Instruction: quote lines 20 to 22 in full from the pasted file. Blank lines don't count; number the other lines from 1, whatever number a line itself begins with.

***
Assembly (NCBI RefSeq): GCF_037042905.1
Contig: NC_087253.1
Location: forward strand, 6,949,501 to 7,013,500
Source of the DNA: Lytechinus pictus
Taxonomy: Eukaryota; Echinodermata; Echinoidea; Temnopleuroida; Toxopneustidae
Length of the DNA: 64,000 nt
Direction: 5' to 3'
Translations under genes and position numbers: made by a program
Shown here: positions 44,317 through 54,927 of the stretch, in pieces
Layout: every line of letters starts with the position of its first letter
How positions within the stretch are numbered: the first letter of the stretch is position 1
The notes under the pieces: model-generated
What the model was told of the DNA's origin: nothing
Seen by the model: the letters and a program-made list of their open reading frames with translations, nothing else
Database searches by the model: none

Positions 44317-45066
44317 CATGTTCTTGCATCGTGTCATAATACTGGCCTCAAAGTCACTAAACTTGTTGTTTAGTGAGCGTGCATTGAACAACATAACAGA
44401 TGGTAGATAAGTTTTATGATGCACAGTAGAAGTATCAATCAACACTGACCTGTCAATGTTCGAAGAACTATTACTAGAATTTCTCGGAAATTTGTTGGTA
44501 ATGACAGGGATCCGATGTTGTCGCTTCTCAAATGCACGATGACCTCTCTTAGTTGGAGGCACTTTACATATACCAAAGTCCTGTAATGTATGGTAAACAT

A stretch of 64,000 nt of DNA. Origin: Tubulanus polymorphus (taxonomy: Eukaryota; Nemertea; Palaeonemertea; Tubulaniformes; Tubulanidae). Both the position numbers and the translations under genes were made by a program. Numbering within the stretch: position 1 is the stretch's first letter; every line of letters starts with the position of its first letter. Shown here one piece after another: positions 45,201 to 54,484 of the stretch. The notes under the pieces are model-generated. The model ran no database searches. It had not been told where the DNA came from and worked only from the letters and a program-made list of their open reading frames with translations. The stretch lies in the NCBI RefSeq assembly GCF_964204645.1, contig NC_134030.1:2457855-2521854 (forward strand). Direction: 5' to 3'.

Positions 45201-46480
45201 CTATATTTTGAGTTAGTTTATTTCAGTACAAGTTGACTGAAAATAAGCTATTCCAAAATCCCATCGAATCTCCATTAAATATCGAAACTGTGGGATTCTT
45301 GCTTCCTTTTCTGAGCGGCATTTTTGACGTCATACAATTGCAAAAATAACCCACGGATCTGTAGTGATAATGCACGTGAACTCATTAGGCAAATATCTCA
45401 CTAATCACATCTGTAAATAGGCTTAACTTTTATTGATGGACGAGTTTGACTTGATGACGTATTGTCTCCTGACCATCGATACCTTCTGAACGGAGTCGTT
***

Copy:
A stretch of 64,000 nt of DNA. Origin: Tubulanus polymorphus (taxonomy: Eukaryota; Nemertea; Palaeonemertea; Tubulaniformes; Tubulanidae). Both the position numbers and the translations under genes were made by a program. Numbering within the stretch: position 1 is the stretch's first letter; every line of letters starts with the position of its first letter. Shown here one piece after another: positions 45,201 to 54,484 of the stretch. The notes under the pieces are model-generated. The model ran no database searches. It had not been told where the DNA came from and worked only from the letters and a program-made list of their open reading frames with translations. The stretch lies in the NCBI RefSeq assembly GCF_964204645.1, contig NC_134030.1:2457855-2521854 (forward strand). Direction: 5' to 3'.

Positions 45201-46480
45201 CTATATTTTGAGTTAGTTTATTTCAGTACAAGTTGACTGAAAATAAGCTATTCCAAAATCCCATCGAATCTCCATTAAATATCGAAACTGTGGGATTCTT